Separation and Reunion by Miriam Biber
Separation and Reunion by Miriam Biber

Volume 2 , Issue 3

Several months ago, in a column which appeared in these pages, I had the occasion to discuss the nature and meaning of the monthly separation which occurs between husband and wife as a result of the Jewish laws of family purity. At that time, I made an analogy between the process of separation and reunion which occurs between wife and husband and the cycle of exile and redemption which has characterized the relationship between the Jewish people and God. Since that time, I have had occasion to reflect upon this analogy in some greater detail, and inasmuch as it has been the source of so me misunderstanding, I felt itwould be helpful to share these further reflections with my readers.

The major problem appears to be that the exile from God has traditionally been understood to be the result of the Jewish people's sin. On the other hand, menstruation is a natural biological process over which women have no control. Did I, therefore, intentionally or unintentionally imply that conjugal separation, like exile from God, is punishment, and menstruation is a species of sin?

Certainly not. Let it be stated clearly and emphatically from the outset that the separation associated with a women's menstrual cycle is in no way connected to or related to sin. Attachment to sin is a result of a person's moral actions, whereas the menstrual cycle occurs as a result of a predictable biological time clock. The estrangement from God associated with sin is completely independent of the separation associated with a woman's menstrual cycle. This autonomy is obvious. A woman can sin or conversely do a Mitzvah at any point in her cycle.Her capacity to sin or refrain from sin is therefore unrelatedto the time of her period. Similarly her reunion with her husband is not a reward for doing mitzvot. The two processes are not intertwined.

At this point some concepts need to be defined, which will enable us to better understand the analogy between conjugal separation and reunion, and the separation and reunion which occurs between God and the Jewish people.

The sedra Chukat discusses the laws pertaining to someone who has come in contact with a dead person and states that ?he that touches the dead, even any man's dead body, shall be tumah (spiritually impure) for seven days? (Numbers:19:11).Similarly a few verses later the Torah tells us that ?when a man dies in a tent, everyone that comes into the tent and everything that is in the tent shall be tumah seven days (Numbers: 19:14).? Although the halakhic implications of these laws are less stringent in our times, since the Beit Hamikdash (Holy Temple) is not functioning, we can still derive the Torah's association of death with impurity and life with purity or holiness.

Using the same concepts of spiritual purity and impurity, we can now see that the process of separation and reunion between a husband and wife corresponds to the woman's potential to produce life. After a woman completes her period and is in the middle of her cycle, she possesses a tremendous degree of holiness since she carries the potential to create a life. As we have just discussed, life is associated with holiness. Therefore, this stage of the cycle is associated with tahara, or spiritual purity. Conversely, if the month passes and she loses that opportunity to create life, her level of spiritual purity changes to that of tumah or spiritual impurity. Relative to the holiness she possessed when she had the potential to give life, she is now on a lower spiritual level. We see that this concept is consistent with the laws regarding contact with a dead person as discussed earlier. The alternation between degrees of holiness is a built in part of the monthly cycle which is unrelated to a person's moral actions.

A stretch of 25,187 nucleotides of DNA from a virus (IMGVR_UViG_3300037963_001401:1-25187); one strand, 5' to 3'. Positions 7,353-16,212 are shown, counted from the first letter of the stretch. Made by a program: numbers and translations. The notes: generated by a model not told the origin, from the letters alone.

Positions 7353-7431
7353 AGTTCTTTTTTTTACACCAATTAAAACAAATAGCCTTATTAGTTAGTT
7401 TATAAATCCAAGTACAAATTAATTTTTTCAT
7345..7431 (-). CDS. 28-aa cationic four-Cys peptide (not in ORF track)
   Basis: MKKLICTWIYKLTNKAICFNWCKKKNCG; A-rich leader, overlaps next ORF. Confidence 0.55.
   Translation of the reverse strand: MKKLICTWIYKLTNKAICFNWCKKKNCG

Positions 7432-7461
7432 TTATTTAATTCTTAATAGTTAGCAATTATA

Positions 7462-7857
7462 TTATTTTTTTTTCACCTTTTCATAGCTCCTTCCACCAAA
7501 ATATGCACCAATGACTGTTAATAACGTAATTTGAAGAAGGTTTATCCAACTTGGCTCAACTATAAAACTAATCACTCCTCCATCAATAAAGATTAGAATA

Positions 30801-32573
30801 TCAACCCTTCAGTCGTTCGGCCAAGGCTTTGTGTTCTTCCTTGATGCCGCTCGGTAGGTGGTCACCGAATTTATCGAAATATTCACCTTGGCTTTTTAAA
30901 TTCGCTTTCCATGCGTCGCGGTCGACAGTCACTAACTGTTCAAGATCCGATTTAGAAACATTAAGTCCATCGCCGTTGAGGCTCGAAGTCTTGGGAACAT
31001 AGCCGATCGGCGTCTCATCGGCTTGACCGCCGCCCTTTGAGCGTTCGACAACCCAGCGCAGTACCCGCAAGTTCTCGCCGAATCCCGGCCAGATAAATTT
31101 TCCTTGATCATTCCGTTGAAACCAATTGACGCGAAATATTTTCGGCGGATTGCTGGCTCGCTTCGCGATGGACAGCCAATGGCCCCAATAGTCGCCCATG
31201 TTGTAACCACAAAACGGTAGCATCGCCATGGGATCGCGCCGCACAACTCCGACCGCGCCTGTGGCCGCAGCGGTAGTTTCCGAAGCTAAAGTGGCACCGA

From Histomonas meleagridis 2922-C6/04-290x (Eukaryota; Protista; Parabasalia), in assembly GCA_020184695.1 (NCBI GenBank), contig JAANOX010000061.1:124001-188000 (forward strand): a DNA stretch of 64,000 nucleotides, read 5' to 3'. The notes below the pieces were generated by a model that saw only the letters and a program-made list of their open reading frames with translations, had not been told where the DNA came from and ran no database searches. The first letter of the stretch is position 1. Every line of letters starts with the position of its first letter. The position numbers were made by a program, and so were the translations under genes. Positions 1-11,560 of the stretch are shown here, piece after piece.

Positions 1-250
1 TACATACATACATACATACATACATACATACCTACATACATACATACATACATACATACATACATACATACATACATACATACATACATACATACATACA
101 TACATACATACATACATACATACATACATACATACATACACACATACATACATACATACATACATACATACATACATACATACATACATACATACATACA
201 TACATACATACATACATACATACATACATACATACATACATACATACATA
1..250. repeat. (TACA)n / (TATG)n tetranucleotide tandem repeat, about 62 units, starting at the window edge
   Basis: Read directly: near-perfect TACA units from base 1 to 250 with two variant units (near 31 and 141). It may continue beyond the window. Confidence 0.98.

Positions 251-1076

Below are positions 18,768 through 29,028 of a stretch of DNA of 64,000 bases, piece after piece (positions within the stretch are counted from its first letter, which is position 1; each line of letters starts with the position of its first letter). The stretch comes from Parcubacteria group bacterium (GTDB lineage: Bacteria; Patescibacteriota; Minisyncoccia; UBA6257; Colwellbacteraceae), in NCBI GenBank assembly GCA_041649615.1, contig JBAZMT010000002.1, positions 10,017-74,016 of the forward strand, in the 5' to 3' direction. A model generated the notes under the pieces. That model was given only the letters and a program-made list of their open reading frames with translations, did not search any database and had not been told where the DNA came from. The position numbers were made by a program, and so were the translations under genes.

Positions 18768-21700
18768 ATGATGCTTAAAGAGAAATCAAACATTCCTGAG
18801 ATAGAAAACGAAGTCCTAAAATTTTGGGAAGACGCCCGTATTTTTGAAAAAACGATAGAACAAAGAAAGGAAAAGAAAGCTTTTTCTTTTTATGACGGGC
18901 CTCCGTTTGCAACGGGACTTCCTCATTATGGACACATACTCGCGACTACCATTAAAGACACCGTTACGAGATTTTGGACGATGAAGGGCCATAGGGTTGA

Let us now contrast the cycles of tumah and tahara associated with a woman's menstrual cycle, to the separation and closeness produced by a person's actions. When a Jew does a mitzvah, she becomes more attached to God and simultaneously brings about the revelation of a greater level of holiness. Conversely, when a person attaches herself to sin, she is creating a concealment of Godliness in the world and is, so to speak, pushing God's presence away. Thus, we can see that a person has the power to achieve a greater closeness to God, or conversely remove herself from God, through her individual actions. This is the type of closeness or estrangement which the Torah refers to in the verse, ?Ihave set before you life and death, blessing and curse, therefore choose life.?(Deuteronomy Chapter 30) This closeness achieved through choosing life is a result of a person's actions and is distinguished from the natural alternation of holiness and less holiness which occurs during a woman's cycle.